formal science requires a level of mathematical formalism in three main areas: computation, logic and

    probability. Mathematicians proved that there exist5s an algorithm to prove any true statement in first-

    order logic. Analogously, Turing showed that there are some functions that no Turing machine can

    compute. Although un-decidability and non-computability are important in the understanding of

    computation, the notion of intractability has had much greater impact on computer science and AI. A

    class of problems in called intractable if the time required to solve instances of the class grows at least

    exponentially with the size of the instances.

    Economics: utility, decision theory.

    Neuroscience: physical substrate for mental activity.

    Psychology: phenomena of perception and motor control, experimental techniques. The principle characteristic of cognitive psychology is that the brain processes and processes information. The claim

    is that beliefs, goals, and reasoning steps can be useful components of a theory of human behavior.

    The knowledge-based agent has three key steps:

    o Stimulus is translated into an internal representation. o The representation is manipulated by cognitive processes to derive new internal representations o These are translated into actions.

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    Computer engineering: building fast computers.

    Control theory: design systems that maximize an objective function over time.

    Linguistics: knowledge representation, grammar. Having a theory of how humans successfully process natural language is an AI-complete problem- if we could solve this problem then we would have

    created a model of intelligence.

    AI History:

    Intellectual roots of AI date back to the early studies of the nature of knowledge and reasoning. The dream of

    making a computer imitate humans also has a very early history.

    The concept of intelligent machines is found in Greek mythology. There is a story in the 8th

    century A.D

    about Pygmalion Olio, the legendary king of Cyprus.

    Aristotle (384-322 BC) developed an informal system of syllogistic logic, which is the basis of the first formal

    deductive reasoning system.

    Early in the 17th

    century, Descartes proposed that bodies of animals are nothing more than complex machines.

    Pascal in 1642 made the first mechanical digital calculating machine.

    In 1943: McCulloch and Pits propose modeling neurons using on/off devices.

    In 1950s: Claude Shannon and Alan Turing try to write chess playing programs.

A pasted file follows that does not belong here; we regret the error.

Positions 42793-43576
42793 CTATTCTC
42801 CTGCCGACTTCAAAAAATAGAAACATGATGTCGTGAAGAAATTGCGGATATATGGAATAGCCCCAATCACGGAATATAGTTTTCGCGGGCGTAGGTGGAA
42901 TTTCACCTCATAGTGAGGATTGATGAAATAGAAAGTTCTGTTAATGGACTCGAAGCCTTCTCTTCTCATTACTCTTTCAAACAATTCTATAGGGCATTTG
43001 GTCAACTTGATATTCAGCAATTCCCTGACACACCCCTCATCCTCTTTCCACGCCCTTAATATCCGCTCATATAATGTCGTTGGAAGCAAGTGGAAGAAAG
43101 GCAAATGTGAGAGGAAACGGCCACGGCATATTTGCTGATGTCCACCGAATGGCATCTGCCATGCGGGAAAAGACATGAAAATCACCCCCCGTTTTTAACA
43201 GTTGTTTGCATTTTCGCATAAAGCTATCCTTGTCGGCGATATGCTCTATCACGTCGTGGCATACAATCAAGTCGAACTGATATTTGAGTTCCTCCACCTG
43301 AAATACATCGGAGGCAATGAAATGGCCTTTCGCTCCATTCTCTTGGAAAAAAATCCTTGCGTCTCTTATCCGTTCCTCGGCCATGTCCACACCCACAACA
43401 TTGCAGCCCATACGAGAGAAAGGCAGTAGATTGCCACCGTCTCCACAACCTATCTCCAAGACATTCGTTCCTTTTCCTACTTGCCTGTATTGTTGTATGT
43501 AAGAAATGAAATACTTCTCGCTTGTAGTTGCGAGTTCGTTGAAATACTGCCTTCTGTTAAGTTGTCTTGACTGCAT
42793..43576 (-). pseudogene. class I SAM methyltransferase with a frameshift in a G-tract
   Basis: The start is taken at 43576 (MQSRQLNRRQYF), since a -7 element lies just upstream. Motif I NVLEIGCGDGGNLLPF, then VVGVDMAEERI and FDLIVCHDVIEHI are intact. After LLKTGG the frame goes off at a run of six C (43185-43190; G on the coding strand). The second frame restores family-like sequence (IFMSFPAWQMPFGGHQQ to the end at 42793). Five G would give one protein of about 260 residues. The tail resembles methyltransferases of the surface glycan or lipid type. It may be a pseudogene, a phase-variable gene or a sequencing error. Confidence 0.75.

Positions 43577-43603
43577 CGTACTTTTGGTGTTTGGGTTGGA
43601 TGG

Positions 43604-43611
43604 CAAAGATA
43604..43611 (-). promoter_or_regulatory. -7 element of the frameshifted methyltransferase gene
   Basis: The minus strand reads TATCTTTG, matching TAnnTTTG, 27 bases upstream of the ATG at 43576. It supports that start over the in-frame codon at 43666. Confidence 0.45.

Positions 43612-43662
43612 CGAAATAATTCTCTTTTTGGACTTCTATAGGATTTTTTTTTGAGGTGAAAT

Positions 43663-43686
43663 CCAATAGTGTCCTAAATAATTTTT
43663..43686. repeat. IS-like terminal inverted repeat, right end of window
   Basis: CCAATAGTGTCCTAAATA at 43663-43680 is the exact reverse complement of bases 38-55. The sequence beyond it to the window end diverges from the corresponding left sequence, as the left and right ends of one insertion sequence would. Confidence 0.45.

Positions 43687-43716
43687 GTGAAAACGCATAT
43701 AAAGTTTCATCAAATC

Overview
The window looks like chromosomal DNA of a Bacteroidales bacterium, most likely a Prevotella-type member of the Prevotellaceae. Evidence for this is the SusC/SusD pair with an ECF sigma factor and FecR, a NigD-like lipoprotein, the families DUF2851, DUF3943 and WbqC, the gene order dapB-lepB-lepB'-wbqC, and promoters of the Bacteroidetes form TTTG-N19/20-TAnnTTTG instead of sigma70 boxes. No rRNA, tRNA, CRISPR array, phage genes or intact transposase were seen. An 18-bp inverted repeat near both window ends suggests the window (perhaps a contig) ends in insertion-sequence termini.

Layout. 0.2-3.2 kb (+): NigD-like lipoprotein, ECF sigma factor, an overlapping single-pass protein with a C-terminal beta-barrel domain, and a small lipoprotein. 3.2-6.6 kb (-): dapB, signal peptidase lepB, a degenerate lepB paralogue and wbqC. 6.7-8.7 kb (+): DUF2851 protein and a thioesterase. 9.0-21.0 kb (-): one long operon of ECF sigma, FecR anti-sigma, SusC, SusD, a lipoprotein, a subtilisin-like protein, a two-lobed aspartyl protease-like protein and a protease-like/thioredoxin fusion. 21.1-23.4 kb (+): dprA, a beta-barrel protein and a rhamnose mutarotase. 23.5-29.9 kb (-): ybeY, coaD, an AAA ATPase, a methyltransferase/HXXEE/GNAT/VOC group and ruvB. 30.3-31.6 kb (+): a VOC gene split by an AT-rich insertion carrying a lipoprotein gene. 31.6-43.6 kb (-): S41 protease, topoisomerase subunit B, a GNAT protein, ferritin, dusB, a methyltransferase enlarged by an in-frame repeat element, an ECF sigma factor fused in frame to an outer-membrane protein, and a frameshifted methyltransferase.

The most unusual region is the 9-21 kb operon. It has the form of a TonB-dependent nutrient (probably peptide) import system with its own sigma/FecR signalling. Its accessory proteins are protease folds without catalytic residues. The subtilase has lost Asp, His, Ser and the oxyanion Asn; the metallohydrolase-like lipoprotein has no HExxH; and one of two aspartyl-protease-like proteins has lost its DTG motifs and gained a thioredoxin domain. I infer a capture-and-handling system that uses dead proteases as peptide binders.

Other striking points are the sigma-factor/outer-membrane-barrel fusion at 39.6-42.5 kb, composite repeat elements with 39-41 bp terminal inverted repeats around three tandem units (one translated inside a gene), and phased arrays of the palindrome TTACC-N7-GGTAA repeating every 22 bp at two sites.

In 57: John McCarthy thinks of the name Artificial Intelligence.

    In 1960s: Logic Theorist, GPS (General Problem Solver), micro worlds, neural networks.

    In 1971: NP-Completeness theory casts doubt on general applicability of AI methods.

    In 1970s: Knowledge based system and Expert systems were developed.

    In 1980s: AI techniques in widespread use, neural networks rediscovered.

    The early AI systems used general systems, little knowledge. AI researchers realized that specialized

    knowledge is required for rich tasks to focus reasoning.

    The 1990's saw major advances in all areas of AI including the following:

    Machine learning, data mining

    Intelligent tutoring,

    Case-based reasoning,

    Multi-agent planning, scheduling,

    Uncertain reasoning,

    Natural language understanding and translation,

    Vision, virtual reality, games, and other topics.

    In 2000, the Nomad robot explores remote regions of Antarctica looking for meteorite samples.

    Limits of AI Today

    Todays successful AI systems operate in well-defined domains and employ narrow, specialized knowledge. Common sense knowledge is needed to function in complex, open-ended worlds. Such a system also needs to

    understand unconstrained natural language. However these capabilities are not yet fully present in todays intelligent systems.

    What can AI systems do?

    Todays AI systems have been able to achieve limited success in some of these tasks.

    In Computer vision, the systems are capable of face recognition

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    In Robotics, we have been able to make vehicles that are mostly autonomous. In Natural language processing, we have systems that are capable of simple machine translation. Todays Expert systems can carry out medical diagnosis in a narrow domain Speech understanding systems are capable of recognizing several thousand words continuous speech Planning and scheduling systems had been employed in scheduling experiments with the Hubble Telescope. The Learning systems are capable of doing text categorization into about a 1000 topics In Games, AI systems can play at the Grand Master level in chess (world champion), checkers, etc.

    What can AI systems NOT do yet?

    Understand natural language robustly (e.g., read and understand